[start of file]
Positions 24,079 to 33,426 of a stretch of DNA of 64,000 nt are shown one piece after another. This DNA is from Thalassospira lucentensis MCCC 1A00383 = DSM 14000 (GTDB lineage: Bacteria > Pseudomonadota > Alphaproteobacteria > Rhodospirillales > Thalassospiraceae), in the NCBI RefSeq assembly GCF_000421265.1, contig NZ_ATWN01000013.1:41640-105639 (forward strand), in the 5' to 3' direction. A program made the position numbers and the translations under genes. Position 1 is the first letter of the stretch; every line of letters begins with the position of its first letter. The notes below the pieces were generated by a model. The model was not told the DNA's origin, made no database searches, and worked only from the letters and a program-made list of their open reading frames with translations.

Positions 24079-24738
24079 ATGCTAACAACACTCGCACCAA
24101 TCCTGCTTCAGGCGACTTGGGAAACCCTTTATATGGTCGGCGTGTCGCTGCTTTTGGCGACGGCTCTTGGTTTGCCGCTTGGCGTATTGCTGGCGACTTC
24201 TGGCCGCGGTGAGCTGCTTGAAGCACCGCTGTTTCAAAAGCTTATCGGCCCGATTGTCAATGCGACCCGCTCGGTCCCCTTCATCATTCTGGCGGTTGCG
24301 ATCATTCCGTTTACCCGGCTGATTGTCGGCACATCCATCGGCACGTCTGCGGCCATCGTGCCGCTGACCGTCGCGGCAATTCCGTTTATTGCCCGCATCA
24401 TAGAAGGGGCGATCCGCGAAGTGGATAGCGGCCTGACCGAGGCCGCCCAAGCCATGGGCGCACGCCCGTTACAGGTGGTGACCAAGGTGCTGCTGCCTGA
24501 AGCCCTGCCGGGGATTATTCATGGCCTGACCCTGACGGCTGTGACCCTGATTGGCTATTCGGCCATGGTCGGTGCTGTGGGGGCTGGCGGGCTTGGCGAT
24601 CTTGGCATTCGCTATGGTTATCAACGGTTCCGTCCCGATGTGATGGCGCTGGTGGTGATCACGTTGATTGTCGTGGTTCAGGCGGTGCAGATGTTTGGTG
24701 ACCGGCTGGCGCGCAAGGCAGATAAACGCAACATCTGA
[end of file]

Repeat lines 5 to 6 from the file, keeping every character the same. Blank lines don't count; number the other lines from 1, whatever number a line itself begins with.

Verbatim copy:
24201 TGGCCGCGGTGAGCTGCTTGAAGCACCGCTGTTTCAAAAGCTTATCGGCCCGATTGTCAATGCGACCCGCTCGGTCCCCTTCATCATTCTGGCGGTTGCG
24301 ATCATTCCGTTTACCCGGCTGATTGTCGGCACATCCATCGGCACGTCTGCGGCCATCGTGCCGCTGACCGTCGCGGCAATTCCGTTTATTGCCCGCATCA